Three expert tips for making great web forms
Introduction: All the pieces matter
Web forms allow users to share information with an organisation in a structured way, be it placing an order, making a request, or even offering an opinion. Good forms create positive relationships between the form maker and those filling it in.
On the flip side, complex and confusing web forms create negative experiences, with significant consequences. Some statistics bear this out:
- It takes 0.05 seconds for web users to form an opinion about what they’re looking at
- 38% of people will disengage from a website if the content is uninteresting
- 88% are unlikely to return to a website after a bad experience
So, when creating a web form, it is vitally important to bear in mind how important it is to get it right.
Over the years, and across hundreds of web forms at different clients, we at UX Forms have noticed certain problems recurring — so in this article, we’re going to share the three most common issues, why they matter, and how they can best be avoided.
First Lesson: The Question
During this post, we’re going to tell the story of how Equal Experts used UX Forms to help build their innovative ‘Strategic Maturity Assessment’ survey, so you can learn from their example, and apply the hard-won lessons to your own web forms in the future.
By way of background, the ‘Strategic Maturity Assessment’ survey helps organisations discover more about their resilience when faced with disruption, and which actions they should take to optimise their chances of success. Across 20 questions, the survey captures the unique characteristics of each organisation, so that the Equal Experts team can create a complimentary, bespoke report for each respondent within 36 hours.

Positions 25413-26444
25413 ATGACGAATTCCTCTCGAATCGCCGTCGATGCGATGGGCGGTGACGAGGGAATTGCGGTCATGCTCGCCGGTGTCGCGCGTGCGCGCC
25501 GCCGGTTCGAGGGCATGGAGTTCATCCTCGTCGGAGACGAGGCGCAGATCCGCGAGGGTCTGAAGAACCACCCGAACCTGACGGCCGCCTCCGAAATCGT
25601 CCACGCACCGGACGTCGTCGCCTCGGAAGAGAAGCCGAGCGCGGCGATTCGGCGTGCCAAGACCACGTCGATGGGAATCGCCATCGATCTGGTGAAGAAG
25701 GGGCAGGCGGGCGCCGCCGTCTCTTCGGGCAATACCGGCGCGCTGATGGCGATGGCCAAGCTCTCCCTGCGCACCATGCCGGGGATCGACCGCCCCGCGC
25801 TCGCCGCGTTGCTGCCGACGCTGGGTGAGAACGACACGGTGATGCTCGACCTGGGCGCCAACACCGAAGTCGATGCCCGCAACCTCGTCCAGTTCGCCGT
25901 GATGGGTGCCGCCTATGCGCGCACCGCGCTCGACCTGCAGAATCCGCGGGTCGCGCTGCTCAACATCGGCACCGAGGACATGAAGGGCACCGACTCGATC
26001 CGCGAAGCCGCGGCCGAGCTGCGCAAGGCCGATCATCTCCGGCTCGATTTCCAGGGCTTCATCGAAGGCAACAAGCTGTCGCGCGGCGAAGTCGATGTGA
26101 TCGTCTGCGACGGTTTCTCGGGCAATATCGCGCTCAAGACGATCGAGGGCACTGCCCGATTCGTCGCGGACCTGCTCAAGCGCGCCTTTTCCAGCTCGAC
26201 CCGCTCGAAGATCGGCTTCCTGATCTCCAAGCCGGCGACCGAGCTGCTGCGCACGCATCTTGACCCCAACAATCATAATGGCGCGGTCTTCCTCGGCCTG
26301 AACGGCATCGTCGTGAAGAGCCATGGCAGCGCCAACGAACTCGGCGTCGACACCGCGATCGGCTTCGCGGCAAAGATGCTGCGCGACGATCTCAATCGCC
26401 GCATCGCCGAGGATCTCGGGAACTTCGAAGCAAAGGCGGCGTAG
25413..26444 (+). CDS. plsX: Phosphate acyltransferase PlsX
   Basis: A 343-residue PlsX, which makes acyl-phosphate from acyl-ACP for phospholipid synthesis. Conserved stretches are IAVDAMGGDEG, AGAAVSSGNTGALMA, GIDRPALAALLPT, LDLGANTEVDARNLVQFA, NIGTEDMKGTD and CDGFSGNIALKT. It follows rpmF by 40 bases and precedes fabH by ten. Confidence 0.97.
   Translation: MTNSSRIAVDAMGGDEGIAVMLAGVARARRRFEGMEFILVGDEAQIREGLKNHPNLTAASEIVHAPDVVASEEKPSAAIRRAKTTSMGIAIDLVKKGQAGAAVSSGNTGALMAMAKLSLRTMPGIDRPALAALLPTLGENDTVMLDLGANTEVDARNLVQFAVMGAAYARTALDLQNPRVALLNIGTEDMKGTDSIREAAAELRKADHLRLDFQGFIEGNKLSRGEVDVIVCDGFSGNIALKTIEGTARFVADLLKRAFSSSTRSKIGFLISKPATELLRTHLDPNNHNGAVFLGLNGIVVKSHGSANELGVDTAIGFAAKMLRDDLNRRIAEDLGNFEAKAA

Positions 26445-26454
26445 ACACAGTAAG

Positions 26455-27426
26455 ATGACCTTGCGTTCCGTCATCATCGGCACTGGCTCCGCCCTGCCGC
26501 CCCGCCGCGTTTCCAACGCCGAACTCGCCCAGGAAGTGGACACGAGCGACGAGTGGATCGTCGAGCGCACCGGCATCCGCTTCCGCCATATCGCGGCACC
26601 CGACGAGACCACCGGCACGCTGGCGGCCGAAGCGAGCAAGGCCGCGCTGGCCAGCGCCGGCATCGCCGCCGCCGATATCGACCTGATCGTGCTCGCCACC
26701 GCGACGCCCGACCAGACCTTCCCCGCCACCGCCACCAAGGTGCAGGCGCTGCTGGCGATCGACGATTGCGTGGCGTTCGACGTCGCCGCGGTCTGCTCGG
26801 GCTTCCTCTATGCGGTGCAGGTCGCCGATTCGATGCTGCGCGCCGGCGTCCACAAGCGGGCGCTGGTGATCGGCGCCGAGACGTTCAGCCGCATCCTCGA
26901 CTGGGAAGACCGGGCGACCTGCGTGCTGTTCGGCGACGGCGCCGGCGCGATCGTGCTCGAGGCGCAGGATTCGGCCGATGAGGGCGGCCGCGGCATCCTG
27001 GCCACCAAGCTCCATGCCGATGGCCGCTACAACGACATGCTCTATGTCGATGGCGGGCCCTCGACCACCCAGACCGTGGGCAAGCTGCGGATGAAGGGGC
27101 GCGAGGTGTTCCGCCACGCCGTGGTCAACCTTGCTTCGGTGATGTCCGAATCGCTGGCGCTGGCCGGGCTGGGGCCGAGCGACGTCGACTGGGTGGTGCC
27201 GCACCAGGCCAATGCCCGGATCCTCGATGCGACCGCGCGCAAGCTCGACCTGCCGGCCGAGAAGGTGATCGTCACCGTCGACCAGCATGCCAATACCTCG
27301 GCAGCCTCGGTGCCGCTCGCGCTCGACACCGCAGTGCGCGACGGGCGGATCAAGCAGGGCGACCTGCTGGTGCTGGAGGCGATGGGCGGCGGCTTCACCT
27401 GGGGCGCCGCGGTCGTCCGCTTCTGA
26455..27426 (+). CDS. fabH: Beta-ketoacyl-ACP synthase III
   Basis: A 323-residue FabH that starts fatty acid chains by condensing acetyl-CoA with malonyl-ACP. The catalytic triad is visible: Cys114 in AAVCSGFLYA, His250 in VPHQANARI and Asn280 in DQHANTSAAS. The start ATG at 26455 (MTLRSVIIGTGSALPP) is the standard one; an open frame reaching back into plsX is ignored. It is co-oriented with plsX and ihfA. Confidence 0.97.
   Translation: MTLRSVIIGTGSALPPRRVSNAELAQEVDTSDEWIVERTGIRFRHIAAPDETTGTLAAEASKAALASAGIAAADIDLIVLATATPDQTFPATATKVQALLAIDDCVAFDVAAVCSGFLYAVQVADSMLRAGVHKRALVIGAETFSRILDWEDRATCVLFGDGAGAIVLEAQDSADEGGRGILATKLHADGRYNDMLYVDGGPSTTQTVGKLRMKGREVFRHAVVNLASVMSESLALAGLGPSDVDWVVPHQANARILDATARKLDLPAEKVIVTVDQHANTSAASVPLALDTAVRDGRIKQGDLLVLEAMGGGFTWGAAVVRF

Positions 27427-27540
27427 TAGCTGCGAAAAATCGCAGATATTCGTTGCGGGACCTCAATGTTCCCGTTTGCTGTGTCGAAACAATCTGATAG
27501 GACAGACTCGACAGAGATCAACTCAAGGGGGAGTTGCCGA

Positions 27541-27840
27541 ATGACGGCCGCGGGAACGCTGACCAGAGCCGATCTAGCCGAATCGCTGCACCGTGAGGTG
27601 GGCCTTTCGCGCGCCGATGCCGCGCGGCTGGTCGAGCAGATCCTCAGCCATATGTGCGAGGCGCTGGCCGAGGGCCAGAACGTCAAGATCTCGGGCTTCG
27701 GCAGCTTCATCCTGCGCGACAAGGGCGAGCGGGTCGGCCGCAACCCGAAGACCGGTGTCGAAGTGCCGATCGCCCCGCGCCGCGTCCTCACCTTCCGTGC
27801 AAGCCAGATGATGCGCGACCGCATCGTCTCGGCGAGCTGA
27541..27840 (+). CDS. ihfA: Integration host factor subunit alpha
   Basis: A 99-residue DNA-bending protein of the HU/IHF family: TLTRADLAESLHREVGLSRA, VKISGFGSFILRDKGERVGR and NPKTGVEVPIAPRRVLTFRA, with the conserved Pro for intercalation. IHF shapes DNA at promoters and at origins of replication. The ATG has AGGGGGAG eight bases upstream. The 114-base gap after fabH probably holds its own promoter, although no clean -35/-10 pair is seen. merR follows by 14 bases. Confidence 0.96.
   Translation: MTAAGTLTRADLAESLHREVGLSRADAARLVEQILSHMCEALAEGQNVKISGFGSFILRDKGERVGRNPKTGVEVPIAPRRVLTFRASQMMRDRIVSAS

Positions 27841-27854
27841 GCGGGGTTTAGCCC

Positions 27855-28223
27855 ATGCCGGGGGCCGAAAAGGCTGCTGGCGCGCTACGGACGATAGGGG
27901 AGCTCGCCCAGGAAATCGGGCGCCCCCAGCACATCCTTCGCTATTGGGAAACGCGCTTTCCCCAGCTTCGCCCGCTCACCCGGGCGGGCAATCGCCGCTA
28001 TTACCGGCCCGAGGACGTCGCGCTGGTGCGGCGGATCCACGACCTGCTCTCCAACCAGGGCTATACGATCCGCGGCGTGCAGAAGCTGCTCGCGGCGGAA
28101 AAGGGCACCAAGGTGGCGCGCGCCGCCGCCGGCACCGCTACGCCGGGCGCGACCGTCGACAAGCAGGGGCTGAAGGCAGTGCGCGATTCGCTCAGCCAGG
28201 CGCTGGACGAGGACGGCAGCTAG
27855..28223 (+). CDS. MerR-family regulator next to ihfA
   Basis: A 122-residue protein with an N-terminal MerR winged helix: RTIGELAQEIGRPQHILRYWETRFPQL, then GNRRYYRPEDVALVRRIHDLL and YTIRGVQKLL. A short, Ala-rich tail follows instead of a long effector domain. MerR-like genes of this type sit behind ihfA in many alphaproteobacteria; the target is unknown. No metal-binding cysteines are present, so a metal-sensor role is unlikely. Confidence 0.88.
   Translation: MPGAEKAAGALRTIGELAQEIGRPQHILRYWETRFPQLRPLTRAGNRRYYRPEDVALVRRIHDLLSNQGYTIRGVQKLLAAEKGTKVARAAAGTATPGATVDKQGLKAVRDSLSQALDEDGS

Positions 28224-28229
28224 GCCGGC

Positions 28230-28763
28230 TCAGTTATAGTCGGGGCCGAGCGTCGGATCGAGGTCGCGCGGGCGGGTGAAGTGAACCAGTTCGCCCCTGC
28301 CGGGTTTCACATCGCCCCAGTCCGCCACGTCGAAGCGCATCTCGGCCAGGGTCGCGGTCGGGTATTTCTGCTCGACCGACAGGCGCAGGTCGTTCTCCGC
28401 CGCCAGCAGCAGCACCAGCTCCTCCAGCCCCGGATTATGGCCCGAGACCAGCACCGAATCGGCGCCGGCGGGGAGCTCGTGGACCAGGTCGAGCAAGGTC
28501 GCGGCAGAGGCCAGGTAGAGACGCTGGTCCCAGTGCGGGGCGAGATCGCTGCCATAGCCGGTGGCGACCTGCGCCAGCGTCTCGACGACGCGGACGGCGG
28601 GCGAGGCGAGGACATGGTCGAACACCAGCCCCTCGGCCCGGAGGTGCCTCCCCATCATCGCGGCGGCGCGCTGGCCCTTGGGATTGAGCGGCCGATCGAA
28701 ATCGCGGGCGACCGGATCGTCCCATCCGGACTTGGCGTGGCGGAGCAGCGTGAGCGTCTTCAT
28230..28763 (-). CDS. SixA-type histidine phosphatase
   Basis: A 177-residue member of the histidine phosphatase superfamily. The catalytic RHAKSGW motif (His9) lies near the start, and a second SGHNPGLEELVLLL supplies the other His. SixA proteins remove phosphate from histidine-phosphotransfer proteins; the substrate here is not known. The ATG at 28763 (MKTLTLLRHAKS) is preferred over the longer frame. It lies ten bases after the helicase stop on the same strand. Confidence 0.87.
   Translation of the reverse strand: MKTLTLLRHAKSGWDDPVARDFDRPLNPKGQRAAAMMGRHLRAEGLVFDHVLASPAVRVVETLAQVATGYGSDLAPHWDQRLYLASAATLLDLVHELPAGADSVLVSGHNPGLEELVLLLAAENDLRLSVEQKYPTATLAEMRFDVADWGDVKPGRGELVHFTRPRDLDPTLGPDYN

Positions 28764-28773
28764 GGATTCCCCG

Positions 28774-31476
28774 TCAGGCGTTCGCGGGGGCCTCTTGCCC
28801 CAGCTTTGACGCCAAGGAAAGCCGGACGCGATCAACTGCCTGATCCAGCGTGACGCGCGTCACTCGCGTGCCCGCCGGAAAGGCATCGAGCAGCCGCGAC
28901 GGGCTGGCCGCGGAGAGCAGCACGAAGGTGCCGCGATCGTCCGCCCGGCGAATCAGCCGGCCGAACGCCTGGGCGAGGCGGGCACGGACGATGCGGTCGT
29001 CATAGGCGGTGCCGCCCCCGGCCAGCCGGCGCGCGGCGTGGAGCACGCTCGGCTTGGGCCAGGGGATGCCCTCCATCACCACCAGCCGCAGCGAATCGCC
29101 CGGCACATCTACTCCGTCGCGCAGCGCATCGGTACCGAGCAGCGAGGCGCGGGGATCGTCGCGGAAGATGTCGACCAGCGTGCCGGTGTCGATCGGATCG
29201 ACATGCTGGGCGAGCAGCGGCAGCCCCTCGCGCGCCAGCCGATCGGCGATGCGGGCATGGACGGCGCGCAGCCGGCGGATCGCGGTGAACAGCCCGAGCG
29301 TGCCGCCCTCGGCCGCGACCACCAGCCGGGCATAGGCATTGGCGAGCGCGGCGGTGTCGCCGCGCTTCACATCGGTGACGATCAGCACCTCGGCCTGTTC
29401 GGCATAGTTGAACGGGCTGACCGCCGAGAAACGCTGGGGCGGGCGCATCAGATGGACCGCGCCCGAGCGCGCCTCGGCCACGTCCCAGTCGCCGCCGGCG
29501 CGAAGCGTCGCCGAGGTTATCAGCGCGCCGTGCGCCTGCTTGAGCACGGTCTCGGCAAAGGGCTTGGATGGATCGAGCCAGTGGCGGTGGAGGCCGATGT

When it comes to questions, good ones are unbiased, simple to understand, and easy to answer. One question the survey makers at Equal Experts wanted to ask was, “How would you describe the pace of change at your organisation?” In the first draft of the questionnaire, the following options were given, to represent the high end of the spectrum:
Relentless – things change so often things never are given time to settle
High-paced – things change frequently, often without warning
When testing their questions with potential respondents, the Equal Experts team gathered feedback, epitomised by the following:
“I interpreted the first two choices as negative. In some organisations, relentless change is part of what makes the company successful, whereas I interpreted the choices as what an employee would say if they were struggling to keep up.”
In essence, the question was (deliberately or not), ‘leading the witness’ by associating high speed of change with negative emotions. The advice from the UX Forms team was to change the options, so that they provided respondents with the ability to describe extremely fast and frequent change in a neutral way:
Second Lesson: The UI Elements